LATE LAST WINTER, when international statesmen were suggesting that the exiled septuagenarian King of Afghanistan, Zahir Shah, could be a force for unity in the country in the event of the withdrawal of Soviet troops, some 4,000 Afghan resistance fighters gathered in an isolated valley across the border in Pakistan. There, framed by the peaks of the Hindu Kush and the foothills of the Himalayas, they spent several hours chanting "Death to Zahir Shah! Long live the mujahideen ['holy Moslem warriors']! Long live Islam!" One fighter grabbed the microphone and declared, "So many mujahideen have been sacrificed for Islam that we don't want to be ruled by anyone except God." Although only four of the seven Pakistan-based Afghan resistance parties were represented at the rally, these four parties—all Islamic and all fundamentalist—were, and are, the four most powerful. Thus died, in the eyes of the mujahideen, the so-called Zahir Shah option. It was the victim of a religious rebellion that in fact broke out in Afghanistan more than a decade ago, before the Soviet invasion of 1979.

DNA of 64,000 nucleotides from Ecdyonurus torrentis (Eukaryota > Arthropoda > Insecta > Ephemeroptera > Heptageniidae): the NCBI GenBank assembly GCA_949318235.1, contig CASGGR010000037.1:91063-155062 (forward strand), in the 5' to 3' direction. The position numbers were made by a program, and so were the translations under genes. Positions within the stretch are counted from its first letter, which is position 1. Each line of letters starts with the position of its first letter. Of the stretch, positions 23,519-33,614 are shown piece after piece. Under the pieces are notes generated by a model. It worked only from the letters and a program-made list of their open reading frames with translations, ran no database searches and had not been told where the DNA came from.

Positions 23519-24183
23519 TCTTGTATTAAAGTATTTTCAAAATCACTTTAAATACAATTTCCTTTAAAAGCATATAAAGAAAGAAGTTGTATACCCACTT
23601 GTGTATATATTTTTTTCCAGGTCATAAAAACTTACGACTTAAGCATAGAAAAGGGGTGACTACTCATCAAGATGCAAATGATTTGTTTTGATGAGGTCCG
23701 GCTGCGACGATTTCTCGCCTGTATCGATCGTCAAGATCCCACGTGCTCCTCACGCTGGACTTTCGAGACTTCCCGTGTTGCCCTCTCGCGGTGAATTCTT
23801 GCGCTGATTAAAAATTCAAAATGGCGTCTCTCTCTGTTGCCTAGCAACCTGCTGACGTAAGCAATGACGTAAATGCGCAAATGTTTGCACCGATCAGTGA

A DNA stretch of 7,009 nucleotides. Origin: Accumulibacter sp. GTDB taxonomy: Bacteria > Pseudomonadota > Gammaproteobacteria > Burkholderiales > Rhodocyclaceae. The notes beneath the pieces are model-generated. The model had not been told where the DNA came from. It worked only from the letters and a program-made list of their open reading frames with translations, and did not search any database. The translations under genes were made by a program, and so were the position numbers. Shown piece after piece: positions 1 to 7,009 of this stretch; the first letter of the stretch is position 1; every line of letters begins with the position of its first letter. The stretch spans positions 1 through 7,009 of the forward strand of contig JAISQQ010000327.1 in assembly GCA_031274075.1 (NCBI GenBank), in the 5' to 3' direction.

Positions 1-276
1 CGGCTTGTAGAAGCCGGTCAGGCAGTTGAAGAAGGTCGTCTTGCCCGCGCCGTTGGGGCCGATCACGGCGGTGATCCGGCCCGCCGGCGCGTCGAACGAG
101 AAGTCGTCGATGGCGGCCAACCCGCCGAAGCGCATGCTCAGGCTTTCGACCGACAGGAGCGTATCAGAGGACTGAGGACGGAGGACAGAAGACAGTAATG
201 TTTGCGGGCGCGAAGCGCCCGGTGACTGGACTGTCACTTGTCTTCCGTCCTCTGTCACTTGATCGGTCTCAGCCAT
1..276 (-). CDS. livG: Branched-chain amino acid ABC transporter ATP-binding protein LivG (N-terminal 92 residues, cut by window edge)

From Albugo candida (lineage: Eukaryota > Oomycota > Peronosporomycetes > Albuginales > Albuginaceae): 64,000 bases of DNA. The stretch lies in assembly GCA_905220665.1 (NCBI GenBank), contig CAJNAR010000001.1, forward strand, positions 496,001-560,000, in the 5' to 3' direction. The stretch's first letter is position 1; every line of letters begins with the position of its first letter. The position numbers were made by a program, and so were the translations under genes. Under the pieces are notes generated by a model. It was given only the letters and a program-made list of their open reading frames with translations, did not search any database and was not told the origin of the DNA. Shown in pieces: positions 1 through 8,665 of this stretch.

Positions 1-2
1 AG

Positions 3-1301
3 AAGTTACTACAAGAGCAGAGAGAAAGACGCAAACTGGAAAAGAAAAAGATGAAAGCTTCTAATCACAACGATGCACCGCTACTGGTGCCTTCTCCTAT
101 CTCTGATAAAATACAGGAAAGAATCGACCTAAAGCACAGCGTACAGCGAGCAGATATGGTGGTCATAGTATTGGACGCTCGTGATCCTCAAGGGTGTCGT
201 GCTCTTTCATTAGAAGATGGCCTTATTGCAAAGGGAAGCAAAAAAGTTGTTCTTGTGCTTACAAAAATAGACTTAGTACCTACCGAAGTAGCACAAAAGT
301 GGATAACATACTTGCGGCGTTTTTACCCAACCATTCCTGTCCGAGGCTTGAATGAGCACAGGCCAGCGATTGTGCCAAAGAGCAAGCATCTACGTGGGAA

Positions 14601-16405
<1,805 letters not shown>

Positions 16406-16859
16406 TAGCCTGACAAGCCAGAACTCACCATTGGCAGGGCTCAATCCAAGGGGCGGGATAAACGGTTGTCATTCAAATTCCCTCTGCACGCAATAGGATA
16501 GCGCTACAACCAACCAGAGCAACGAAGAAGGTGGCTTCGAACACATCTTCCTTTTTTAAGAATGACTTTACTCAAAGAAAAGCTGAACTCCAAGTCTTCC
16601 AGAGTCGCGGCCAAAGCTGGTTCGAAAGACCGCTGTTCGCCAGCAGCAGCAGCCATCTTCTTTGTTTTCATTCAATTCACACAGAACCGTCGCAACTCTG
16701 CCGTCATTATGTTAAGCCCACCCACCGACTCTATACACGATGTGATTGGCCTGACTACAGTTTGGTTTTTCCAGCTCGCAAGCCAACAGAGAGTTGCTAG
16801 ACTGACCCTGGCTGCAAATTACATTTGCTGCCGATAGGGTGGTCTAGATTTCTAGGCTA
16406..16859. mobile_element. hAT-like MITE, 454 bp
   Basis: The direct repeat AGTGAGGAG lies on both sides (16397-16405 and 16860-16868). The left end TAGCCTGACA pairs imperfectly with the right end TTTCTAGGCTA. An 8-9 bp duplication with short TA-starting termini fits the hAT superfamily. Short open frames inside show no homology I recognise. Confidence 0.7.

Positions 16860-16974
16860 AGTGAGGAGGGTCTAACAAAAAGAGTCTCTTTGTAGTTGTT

The Soviet Union has announced its intention to withdraw its troops from Afghanistan by February 15, 1989, leaving behind a government in Kabul that, under pressure from the mujahideen, may soon collapse. As the overestimation of Zahir Shah's popularity showed, projecting the future of a post-Soviet Afghanistan is not a straightforward task, and it must begin with an understanding of the social and religious cataclysms that rocked the country prior to the Red Army's arrival. For the Soviet invasion was a well-nigh inevitable climax to a series of developments that dragged the Kremlin, which had for years been quietly expanding its influence in King Zahir's Kabul, deeper and deeper into Afghanistan's internal politics. Only the fundamentalist Muslims saw this clearly at the time.